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ScreenSkills kicks off month-long training this week for 12 access coordinators to support the inclusion and workplace experience of disabled cast and crew.

Working with disability Bridge06, the ambition is for the individuals to be ready to join productions, initially high-end dramas, from October, as a step to establishing the role as a necessary part of production.

The programme builds on concerns raised by writer Jack Thorne at last year’s Edinburgh TV Festival and are a direct answer to his campaigning group Underlying Health Condition’s warning of the industry’s need to create the role of access coordinator.

The 12 participants – all of whom identify as deaf, disabled and/or neurodivergent - will each be trained in how to work with heads of department and other teams to ensure best practice is followed in hiring, supporting and valuing all cast and crew on set.

This could include advising on scripts and terminology, the wording and legibility of shared documents and scripts, support for actors in auditions, and ensuring workplaces are fully accessible.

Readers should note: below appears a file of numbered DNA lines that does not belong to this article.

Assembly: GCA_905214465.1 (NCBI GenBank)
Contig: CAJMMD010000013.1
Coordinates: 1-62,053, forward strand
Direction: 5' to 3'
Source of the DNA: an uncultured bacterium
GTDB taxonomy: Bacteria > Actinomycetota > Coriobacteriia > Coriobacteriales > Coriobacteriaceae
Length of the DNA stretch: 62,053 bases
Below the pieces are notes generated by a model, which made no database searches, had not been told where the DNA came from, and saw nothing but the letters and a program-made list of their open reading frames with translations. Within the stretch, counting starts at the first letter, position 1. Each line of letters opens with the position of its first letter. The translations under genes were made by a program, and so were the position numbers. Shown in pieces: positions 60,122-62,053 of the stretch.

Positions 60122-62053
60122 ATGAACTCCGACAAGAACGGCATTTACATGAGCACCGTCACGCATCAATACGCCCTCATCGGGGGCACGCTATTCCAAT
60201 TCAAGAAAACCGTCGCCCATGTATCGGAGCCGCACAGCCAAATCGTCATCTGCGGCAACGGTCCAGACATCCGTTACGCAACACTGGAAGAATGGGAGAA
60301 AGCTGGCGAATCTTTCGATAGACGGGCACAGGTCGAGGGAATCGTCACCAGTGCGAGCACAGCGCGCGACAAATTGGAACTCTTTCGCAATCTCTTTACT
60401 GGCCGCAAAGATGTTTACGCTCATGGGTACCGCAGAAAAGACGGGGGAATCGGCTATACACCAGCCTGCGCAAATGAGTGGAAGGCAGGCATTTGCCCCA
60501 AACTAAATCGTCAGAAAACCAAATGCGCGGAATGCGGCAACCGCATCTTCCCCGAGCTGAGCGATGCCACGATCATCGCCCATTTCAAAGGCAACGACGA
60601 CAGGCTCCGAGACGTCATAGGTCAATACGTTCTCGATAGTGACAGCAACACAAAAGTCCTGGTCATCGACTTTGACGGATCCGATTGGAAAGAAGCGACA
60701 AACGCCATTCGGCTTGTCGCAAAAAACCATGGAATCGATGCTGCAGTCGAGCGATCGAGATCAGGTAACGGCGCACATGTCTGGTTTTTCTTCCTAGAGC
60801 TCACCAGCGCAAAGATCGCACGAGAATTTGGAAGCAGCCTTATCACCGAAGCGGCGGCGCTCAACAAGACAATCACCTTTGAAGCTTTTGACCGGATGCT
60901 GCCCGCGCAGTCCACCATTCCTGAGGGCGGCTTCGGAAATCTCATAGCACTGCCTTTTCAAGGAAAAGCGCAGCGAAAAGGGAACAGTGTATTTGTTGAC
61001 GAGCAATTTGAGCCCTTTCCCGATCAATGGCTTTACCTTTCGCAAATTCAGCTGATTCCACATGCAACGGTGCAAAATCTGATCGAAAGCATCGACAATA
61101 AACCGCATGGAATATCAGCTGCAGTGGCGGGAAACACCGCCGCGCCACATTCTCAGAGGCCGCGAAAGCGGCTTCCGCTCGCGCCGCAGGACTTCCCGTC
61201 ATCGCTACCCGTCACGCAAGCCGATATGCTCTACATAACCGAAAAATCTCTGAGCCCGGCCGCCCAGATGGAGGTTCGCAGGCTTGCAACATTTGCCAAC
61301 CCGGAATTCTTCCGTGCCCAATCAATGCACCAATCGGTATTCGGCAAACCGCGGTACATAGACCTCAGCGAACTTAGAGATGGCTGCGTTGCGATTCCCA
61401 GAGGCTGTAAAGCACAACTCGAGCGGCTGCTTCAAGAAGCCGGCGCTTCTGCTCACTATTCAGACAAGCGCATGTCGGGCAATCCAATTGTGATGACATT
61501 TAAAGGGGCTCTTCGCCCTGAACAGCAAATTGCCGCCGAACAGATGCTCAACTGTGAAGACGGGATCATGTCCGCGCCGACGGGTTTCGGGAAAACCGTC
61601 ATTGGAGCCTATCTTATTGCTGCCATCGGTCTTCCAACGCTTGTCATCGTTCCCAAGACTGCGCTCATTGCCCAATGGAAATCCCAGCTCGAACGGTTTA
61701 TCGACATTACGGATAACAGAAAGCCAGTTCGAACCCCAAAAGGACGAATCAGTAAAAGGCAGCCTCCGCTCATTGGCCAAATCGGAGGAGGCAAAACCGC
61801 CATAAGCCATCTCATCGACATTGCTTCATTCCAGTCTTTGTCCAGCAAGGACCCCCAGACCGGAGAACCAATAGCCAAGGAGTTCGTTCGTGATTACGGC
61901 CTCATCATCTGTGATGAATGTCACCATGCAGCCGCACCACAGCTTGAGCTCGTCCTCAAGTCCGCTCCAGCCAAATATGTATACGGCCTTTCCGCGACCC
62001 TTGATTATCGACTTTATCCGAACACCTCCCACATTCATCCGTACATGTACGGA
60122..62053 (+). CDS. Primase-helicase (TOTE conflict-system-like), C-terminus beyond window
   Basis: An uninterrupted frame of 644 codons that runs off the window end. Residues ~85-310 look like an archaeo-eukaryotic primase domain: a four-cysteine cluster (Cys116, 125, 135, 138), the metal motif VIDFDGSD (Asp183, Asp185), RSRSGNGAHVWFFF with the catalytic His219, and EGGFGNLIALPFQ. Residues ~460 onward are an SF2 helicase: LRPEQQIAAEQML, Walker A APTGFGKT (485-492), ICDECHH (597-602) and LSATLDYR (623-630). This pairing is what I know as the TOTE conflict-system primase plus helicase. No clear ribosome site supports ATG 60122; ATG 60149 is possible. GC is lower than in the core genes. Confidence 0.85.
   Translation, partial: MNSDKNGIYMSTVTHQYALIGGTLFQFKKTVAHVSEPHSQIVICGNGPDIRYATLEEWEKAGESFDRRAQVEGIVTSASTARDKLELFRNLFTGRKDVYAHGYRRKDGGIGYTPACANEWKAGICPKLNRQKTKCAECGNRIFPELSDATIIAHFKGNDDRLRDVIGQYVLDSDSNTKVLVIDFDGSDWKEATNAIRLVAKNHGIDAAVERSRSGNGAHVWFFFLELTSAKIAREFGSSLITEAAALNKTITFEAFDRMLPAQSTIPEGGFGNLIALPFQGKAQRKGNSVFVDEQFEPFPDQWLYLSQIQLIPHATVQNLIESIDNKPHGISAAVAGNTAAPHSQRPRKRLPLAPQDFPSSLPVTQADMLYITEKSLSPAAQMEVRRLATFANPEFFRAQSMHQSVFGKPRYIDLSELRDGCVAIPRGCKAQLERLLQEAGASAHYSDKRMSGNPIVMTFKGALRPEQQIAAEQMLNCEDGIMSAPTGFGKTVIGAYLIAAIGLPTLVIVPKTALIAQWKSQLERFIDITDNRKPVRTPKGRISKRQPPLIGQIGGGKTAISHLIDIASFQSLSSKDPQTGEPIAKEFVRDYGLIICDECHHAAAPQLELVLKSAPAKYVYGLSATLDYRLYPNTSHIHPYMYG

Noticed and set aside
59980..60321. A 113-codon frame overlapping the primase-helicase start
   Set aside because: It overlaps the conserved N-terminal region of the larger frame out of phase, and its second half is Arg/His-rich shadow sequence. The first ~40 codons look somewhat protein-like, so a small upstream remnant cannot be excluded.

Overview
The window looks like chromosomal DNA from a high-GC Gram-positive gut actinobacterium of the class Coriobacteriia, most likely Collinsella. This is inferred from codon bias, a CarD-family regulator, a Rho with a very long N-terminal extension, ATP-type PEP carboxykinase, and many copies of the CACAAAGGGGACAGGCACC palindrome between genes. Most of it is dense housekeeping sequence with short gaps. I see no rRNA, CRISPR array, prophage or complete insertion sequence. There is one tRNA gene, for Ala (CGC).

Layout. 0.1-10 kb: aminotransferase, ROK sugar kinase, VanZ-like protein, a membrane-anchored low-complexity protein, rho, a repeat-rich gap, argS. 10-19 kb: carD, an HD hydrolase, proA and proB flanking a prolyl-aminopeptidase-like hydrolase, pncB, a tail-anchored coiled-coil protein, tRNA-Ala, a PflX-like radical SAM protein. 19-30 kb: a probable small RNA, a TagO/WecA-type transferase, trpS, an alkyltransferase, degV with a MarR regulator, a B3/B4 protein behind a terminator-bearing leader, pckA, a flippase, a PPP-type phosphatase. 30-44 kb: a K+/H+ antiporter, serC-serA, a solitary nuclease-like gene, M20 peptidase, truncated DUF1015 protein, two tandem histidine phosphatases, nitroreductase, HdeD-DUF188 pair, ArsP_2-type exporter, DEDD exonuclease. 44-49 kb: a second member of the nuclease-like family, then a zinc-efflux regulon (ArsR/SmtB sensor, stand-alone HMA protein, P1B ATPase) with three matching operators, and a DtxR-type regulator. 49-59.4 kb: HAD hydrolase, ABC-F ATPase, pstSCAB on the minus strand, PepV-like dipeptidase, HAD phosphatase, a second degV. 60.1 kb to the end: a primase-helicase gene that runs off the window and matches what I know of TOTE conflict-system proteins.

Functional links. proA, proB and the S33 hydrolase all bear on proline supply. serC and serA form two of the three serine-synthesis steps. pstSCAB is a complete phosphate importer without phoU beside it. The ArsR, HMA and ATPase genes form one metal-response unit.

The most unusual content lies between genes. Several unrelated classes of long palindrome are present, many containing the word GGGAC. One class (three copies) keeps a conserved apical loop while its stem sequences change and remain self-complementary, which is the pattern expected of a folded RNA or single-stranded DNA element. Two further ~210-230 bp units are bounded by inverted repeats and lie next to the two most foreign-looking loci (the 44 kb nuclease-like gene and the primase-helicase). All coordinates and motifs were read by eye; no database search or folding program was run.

The training programme has been drawn up by disability consultants Simon Minty and Sarah Rennie with Bridge06 founder Sara Johnson and disability creative consultant Julie Fernandez, who was access coordinator on UKTV comedy pilot Perfect, which starts this week.

“The move to make this a paid role within a production team is a necessary and solid step towards systematic change,” said Johnson.

“The access coordinator will be an important cog in the wheel of solutions, guiding the broadcasting community to address the urgent need for a fully accessible industry across all touchpoints and genres.” 

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